The "five mindfulness trainings" obviously correspond to the traditional "five precepts".
So you can find more (by other authors) on that subject by searching for "third precept", for example Buddhism and Sex.
A lot of what what "appropriate ways" means is explained fairly clearly in the paragraph you referenced, i.e.
Aware of the suffering caused by sexual misconduct, I am committed to cultivating responsibility and learning ways to protect the safety and integrity of individuals, couples, families, and society. Knowing that sexual desire is not love, and that sexual activity motivated by craving always harms myself as well as others, I am determined not to engage in sexual relations without true love and a deep, long-term commitment made known to my family and friends. I will do everything in my power to protect children from sexual abuse and to prevent couples and families from being broken by sexual misconduct. Seeing that body and mind are one, I am committed to learning appropriate ways to take care of my sexual energy and cultivating loving kindness, compassion, joy and inclusiveness – which are the four basic elements of true love – for my greater happiness and the greater happiness of others. Practicing true love, we know that we will continue beautifully into the future.
The simplest definition of "appropriate ways" is "not inappropriate".
Examples of "inappropriate" are described in AN 10.176:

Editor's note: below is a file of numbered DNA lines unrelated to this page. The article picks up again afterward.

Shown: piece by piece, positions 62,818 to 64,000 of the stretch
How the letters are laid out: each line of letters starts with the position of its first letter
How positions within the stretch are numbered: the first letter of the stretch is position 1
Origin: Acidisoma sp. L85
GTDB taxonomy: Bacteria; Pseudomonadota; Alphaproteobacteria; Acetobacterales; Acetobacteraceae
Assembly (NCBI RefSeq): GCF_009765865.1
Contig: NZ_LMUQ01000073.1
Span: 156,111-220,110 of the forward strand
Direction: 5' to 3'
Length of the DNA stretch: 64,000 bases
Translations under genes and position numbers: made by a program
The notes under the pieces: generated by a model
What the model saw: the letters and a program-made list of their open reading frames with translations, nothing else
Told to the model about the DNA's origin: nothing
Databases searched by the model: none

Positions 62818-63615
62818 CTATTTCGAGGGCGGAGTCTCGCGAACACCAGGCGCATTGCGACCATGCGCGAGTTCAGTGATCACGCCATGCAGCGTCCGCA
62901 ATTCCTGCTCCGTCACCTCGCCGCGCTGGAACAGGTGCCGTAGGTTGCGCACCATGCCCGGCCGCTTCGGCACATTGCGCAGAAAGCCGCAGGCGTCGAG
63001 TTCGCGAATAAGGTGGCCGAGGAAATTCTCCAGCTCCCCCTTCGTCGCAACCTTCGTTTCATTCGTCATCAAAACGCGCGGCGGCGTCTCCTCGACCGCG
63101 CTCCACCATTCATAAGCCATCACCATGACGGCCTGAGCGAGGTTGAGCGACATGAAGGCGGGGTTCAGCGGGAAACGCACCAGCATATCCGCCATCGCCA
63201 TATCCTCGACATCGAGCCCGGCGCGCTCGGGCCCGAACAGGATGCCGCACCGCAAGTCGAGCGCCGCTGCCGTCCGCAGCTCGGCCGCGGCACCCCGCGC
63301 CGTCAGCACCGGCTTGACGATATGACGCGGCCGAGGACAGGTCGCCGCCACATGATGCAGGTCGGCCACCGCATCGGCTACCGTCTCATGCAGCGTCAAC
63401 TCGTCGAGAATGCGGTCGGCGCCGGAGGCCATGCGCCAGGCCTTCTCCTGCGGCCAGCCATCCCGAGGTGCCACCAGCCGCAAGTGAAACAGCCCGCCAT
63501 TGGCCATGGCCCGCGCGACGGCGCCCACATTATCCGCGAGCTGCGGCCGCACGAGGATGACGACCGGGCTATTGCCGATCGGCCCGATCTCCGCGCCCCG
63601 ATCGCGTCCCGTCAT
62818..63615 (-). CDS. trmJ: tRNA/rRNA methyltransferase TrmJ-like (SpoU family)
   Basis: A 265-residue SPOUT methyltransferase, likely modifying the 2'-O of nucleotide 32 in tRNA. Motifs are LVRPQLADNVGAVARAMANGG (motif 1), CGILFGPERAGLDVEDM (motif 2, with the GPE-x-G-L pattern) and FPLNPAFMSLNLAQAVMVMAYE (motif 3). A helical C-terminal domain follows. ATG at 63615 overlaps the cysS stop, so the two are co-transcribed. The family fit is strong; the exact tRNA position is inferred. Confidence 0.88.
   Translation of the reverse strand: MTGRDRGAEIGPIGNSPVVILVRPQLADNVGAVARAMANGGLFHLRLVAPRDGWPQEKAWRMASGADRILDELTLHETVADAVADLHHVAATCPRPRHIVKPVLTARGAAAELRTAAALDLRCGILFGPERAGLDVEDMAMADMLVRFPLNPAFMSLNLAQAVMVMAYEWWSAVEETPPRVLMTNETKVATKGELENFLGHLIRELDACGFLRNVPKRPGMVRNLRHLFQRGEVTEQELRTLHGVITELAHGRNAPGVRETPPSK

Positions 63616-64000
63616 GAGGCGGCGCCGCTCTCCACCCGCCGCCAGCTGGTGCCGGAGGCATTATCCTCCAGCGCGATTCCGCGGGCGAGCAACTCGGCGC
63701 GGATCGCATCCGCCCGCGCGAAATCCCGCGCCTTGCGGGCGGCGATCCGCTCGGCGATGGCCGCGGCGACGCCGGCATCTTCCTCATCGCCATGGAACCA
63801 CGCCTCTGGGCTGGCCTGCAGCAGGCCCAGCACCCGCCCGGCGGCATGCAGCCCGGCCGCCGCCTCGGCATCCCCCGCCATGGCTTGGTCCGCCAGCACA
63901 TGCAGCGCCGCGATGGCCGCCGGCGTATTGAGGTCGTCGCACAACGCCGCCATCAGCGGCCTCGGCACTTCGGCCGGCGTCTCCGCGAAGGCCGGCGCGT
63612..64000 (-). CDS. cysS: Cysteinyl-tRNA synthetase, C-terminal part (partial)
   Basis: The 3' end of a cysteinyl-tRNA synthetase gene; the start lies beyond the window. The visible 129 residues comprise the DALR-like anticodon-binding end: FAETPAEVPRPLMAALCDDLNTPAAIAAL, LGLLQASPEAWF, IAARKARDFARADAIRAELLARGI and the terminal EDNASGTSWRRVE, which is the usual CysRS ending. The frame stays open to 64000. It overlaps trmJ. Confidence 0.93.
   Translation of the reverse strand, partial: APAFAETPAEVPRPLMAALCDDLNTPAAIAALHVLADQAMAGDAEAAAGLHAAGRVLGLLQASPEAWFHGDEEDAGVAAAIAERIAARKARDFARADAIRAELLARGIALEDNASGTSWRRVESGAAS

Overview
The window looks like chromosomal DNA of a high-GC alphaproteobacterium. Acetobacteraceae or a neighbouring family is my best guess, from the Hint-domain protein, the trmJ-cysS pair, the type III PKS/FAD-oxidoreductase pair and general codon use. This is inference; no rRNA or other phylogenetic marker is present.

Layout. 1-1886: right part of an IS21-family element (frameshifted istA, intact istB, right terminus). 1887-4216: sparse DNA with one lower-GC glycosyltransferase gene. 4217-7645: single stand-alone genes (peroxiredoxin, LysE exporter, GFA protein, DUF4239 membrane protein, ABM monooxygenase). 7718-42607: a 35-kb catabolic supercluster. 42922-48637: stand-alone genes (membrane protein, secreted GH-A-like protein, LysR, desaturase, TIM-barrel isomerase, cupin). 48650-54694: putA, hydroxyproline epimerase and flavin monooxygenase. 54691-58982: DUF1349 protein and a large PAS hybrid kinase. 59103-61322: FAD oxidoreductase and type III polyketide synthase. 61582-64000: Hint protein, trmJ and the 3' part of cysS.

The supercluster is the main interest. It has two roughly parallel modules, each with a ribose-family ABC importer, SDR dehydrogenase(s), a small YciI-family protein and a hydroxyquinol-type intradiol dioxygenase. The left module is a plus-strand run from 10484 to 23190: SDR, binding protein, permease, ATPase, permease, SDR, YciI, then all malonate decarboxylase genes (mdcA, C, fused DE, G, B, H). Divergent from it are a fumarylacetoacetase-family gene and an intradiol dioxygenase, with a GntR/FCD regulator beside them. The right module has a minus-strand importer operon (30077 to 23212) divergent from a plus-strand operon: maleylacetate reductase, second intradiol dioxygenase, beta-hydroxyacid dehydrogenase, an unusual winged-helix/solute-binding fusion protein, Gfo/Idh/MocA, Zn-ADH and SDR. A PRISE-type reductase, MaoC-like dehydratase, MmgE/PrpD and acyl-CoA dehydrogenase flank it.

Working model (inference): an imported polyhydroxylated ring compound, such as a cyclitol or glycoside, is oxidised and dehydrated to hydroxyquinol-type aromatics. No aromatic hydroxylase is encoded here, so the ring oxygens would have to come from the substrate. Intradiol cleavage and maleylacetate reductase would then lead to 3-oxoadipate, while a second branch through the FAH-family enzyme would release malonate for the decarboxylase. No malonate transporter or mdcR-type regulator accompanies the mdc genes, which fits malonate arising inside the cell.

He gets sexually involved with those who are protected by their mothers, their fathers, their brothers, their sisters, their relatives, or their Dhamma; those with husbands, those who entail punishments, or even those crowned with flowers by another man.
In other words, don't break existing families. Like, first of all, do no harm.
Some people interpret this as meaning that, according to the letter of the law, casual sexual relations with otherwise-unattached (i.e. unmarried, independent) partners (or prostitutes) is OK: not wise, necessarily; and ultimately dissatisfactory; but at least not immoral, not breaking the third precept.
But Thich Nhat Hanh goes further than that, when he says, "true love and a deep, long-term commitment made known to my family and friends", which sounds to me like marriage (or celibacy).
He also says that "sexual desire is not love, and that sexual activity motivated by craving always harms": so "appropriate ways" means consequent to a loving relationship, in which in which sexual desire is not mistaken for love.
FYI this answer summarized some guidelines for choosing a marriage partner.
To summarize the paragraph:
Buddhist notions of virtue (sila), for each of the five precepts, equate virtue with protecting or freeing everyone from harm; and freeing everyone includes or results in a share of that freedom yourself:
Furthermore, abandoning illicit sex, the disciple of the noble ones abstains from illicit sex. In doing so, he gives freedom from danger, freedom from animosity, freedom from oppression to limitless numbers of beings. In giving freedom from danger, freedom from animosity, freedom from oppression to limitless numbers of beings, he gains a share in limitless freedom from danger, freedom from animosity, and freedom from oppression. This is the third gift...
One of the famous summaries of Buddhism is from the Dhammapada:
Verse 183: Not to do evil, to cultivate merit, to purify one's mind - this is the Teaching of the Buddhas.
"Not doing evil" ranks highly, is important.
"Abstaining from (harmful or evil) sexual misconduct" is part of the five precepts, which is part of the first training.
It's not only a negative (absence of harm), it's also a way towards a positive.